Still Learning

What have we learned from all these experiments? As we have seen, the results have been mixed. The unreeling of tethers in space has proven to be rather tricky and to require well-designed and tested deployment mechanisms; all deployments using passive reels have been successful, but there has been lots of trouble with powered reel systems. Even if successfully deployed, tethers can get cut by orbiting debris and meteoroids, or burned through by electric arcs.

Tether deployment is very hard to test on Earth, because we cannot simulate microgravity for sufficient lengths of time on the ground. Drop towers, in which experiments can free-fall and thus experience microgravity, offer only seconds of test time and cannot accommodate meters or kilometers of deployed tether. Most of the bridge leading from theoretical models to reality thus has to be crossed in space itself, where harsh conditions and the inaccessibility of the hardware after launch generally give experiments one shot only. When it does not work, it is back to the drawing board with, one hopes, some experimental data to improve the computer simulations and the design for the next try. With luck and perseverance, there may then be another chance to fly an experimental system several years later. Space tether technology is therefore a trial-by-error field. The fact that many tether missions have been performed with relatively low budgets and as payloads of secondary importance has not helped either.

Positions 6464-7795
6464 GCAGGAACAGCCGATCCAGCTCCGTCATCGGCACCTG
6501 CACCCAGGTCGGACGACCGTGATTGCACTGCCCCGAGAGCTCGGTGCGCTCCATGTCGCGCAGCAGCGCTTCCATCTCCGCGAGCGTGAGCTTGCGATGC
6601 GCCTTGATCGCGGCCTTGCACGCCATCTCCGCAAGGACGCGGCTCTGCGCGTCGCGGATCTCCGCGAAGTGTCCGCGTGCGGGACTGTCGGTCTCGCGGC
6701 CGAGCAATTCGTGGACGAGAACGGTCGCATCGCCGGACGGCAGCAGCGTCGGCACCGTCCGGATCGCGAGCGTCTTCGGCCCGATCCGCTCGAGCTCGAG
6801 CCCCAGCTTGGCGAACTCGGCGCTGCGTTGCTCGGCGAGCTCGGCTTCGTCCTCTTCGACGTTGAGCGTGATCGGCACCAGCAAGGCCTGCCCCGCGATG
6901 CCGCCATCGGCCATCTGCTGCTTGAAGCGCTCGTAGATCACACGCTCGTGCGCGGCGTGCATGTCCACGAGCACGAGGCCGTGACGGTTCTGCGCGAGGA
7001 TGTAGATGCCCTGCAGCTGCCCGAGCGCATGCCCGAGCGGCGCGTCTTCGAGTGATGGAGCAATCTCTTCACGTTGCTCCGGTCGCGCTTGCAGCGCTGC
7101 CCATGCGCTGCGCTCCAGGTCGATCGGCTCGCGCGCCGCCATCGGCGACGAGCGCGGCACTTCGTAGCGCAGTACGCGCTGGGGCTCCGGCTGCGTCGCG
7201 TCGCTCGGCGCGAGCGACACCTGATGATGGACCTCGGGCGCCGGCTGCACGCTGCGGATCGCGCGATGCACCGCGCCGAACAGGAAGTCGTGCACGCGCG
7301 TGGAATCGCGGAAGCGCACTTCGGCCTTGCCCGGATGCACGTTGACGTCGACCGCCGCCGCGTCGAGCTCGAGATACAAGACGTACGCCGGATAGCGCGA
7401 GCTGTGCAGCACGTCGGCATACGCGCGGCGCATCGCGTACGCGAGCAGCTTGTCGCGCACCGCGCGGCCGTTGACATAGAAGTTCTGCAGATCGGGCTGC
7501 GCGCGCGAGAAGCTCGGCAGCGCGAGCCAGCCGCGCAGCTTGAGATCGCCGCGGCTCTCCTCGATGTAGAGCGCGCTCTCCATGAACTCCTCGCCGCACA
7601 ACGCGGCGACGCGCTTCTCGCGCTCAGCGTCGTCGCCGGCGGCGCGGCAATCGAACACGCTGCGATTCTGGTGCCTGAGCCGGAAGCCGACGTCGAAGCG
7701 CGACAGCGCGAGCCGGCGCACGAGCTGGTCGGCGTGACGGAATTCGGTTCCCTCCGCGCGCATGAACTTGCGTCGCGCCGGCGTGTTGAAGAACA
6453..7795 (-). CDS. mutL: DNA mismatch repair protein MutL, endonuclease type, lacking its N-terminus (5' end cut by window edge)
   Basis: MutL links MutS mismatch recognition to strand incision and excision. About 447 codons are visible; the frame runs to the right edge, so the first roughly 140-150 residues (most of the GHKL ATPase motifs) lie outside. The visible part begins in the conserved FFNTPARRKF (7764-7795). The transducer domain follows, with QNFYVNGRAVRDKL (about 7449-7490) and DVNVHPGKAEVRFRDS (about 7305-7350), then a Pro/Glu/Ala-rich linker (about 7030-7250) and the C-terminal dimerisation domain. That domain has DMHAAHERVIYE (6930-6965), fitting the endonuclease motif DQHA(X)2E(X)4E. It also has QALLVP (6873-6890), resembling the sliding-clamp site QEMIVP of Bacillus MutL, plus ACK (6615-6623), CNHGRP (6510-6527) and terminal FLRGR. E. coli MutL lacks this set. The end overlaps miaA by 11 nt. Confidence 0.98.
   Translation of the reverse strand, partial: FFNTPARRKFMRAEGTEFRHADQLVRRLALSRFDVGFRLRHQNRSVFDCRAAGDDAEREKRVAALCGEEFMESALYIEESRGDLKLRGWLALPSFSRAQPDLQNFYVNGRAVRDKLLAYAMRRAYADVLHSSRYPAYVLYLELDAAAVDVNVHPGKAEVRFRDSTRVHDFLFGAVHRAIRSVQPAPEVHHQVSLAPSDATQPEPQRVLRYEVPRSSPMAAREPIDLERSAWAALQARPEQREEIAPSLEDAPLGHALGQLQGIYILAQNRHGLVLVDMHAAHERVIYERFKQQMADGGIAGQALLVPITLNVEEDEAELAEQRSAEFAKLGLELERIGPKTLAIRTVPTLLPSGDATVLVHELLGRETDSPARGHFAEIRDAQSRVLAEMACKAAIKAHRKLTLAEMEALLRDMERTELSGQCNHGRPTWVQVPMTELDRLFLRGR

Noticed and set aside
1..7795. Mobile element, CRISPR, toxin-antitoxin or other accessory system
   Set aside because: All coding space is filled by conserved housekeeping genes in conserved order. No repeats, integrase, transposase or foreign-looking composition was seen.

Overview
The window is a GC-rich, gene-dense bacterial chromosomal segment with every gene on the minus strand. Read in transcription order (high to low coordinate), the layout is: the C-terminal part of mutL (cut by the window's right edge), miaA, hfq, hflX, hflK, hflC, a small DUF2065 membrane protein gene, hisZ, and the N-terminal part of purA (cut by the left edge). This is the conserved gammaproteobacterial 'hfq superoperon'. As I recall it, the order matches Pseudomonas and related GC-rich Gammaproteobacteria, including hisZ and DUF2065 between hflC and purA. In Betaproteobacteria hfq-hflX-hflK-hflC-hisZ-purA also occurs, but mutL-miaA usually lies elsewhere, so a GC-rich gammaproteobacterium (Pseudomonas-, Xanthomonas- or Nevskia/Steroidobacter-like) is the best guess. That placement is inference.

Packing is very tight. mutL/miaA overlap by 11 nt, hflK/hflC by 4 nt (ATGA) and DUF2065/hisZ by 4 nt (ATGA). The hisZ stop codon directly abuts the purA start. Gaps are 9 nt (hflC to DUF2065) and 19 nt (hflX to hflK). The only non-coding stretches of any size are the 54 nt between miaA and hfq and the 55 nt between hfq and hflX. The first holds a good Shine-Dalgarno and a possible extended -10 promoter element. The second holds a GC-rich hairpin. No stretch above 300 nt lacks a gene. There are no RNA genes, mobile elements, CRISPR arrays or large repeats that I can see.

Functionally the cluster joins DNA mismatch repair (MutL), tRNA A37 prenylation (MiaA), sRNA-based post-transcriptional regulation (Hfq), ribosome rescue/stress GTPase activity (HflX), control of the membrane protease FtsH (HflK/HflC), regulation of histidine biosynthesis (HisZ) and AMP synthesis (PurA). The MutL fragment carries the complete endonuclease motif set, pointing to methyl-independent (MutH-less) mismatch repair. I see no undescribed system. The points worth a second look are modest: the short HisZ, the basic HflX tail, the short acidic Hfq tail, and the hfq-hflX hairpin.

Slowly, with more missions resulting in more experimental data and understanding, it is hoped we will be able to use space tethers as an operational technology in the near future, because, although the going is rough, the potential rewards are high, as we will see in the following chapters.

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